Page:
HTC One SV LTE review
Is the mid-range, 4G-enabled One SV a bargain for business users on the move?
The HTC One SV LTE is an entry level 4G device offering meaty specs at a reasonable price. The device comes complete with dual-cores, expandable memory and high-speed internet capabilities via the EE network. But can it really tempt users away from the iPhone and Galaxy S ranges?
The HTC One SV LTE is likely to be the last handset launched before the firm's 2013 lineup is introduced at MWC at the end of February. Although the One SV LTE fits in towards the bottom of the One series ladder, it is a tempting proposition for those looking for high-speed internet.
The HTC One SV LTE is one of the cheapest phone available with 4G, along with the Nokia Lumia 820 and Huawei Ascend P1 LTE. But you're still going to have 36 per month for the privilege of using the 4G spectrum, and that's with a paltry 500MB data allowance.
To put it in perspective, 500MB of data on 4G would last you little over five minutes if you were streaming HD content, let alone a month.
In our time with the HTC One SV, we uploaded files to FTP servers through Android's AndFTP application. We recorded and shared videos to YouTube and enjoyed video conferencing and streaming video, with noticeably less lag than our 3G handset.
In just over a week, we used 900MB of data, including usage via tethering. For most business users, a tariff between 1GB - 3GB data allowance should really suffice, and will cost between 41 and 46 per month. If you're concerned 3GB won't be enough, for 51 you can opt for the 5GB package - a cost that may well be justified if presenting streaming videos and online documents is integral to your industry.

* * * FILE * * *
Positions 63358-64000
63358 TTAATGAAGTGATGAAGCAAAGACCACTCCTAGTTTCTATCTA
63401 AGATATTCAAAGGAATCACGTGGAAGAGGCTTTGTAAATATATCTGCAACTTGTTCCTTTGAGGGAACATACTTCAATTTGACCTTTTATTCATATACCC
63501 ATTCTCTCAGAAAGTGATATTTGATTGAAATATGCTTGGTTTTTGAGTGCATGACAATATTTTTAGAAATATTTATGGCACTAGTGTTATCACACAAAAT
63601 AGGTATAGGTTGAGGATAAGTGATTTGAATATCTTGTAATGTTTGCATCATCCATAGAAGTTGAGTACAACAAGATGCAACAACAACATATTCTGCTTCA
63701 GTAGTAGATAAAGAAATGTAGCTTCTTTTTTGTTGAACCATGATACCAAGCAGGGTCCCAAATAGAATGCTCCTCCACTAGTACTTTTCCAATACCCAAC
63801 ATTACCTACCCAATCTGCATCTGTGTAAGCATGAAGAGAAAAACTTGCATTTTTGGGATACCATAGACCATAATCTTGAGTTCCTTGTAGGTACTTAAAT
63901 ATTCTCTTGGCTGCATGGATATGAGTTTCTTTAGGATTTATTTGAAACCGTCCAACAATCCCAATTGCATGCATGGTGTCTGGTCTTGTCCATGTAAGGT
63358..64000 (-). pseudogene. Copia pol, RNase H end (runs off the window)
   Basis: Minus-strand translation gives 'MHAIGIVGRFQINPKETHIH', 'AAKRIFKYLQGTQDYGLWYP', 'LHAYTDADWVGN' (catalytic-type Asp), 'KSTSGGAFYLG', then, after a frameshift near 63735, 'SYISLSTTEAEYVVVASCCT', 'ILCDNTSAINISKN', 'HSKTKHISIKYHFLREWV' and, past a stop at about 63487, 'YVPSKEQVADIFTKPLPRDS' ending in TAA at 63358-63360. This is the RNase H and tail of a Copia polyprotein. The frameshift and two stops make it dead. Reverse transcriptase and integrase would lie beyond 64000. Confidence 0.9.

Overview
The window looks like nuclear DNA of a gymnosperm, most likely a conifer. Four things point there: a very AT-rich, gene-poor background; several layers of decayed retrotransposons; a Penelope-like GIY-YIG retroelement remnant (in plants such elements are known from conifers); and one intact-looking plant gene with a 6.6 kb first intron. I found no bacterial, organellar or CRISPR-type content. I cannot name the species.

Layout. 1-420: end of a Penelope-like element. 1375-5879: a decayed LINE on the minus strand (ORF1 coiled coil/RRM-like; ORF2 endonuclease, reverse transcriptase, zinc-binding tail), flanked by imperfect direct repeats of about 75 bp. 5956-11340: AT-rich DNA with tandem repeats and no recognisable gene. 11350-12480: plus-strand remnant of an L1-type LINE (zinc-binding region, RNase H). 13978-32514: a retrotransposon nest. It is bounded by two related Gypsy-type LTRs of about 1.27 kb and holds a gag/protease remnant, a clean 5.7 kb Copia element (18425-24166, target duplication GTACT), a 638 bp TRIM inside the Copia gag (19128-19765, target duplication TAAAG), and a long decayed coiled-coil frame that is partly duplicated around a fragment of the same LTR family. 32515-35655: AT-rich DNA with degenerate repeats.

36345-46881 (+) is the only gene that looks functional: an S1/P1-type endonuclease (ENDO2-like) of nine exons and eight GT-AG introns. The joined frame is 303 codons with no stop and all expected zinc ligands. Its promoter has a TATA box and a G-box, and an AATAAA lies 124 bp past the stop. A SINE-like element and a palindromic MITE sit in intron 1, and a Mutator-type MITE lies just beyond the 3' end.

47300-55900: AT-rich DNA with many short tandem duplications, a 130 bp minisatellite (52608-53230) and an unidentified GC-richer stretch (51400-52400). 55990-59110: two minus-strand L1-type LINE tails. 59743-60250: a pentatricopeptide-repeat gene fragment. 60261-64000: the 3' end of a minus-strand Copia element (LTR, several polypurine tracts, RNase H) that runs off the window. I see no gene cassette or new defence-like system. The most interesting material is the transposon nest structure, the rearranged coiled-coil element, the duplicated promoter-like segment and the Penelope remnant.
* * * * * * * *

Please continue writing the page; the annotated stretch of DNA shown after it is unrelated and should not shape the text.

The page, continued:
While we can attest to the 4G service being excellent in central London, we're hard pressed to recommend a One SV unless you absolutely require high-speed internet and plan to use it instead of fixed-line broadband.
Despite the mid-range price, the HTC One SV is a good looking phone, especially from the back. The matte back cover coupled with the phone's tapered sides make sure it sits well in the hand, looks good and feels rich to the touch.
The front feels less premium thanks to its high gloss and chunky curves, not to mention a questionable in-call speaker grille. The faux metal matte banding around the sides also dampens the alluring back panel's appeal. In saying all that though, given the HTC One SV LTE's mid-range position, you could do a lot worse.
That sentiment especially applies to the screen. Colours pop out of the 4.3-inch SLCD 2 panel. HTC is great when it comes to screen tech, and for anyone who needs outdoor viewability, the One SV LTE impresses. While quality is excellent, the display does have one shortcoming: its WVGA resolution. Not being the sharpest screen out there lets down the One SV when reading documents or browsing text heavy web pages.
Staying ahead of the game in the world of data
Create successful marketing campaigns by understanding your customers betterDownload now
Remote working 2020: Advantages and challenges
Discover how to overcome remote working challengesDownload now
Keep your data available with snapshot technology
Synology’s solution to your data protection problemDownload now
After the lockdown - reinventing the way your business works
Your guide to ensuring business continuity, no matter the crisisDownload now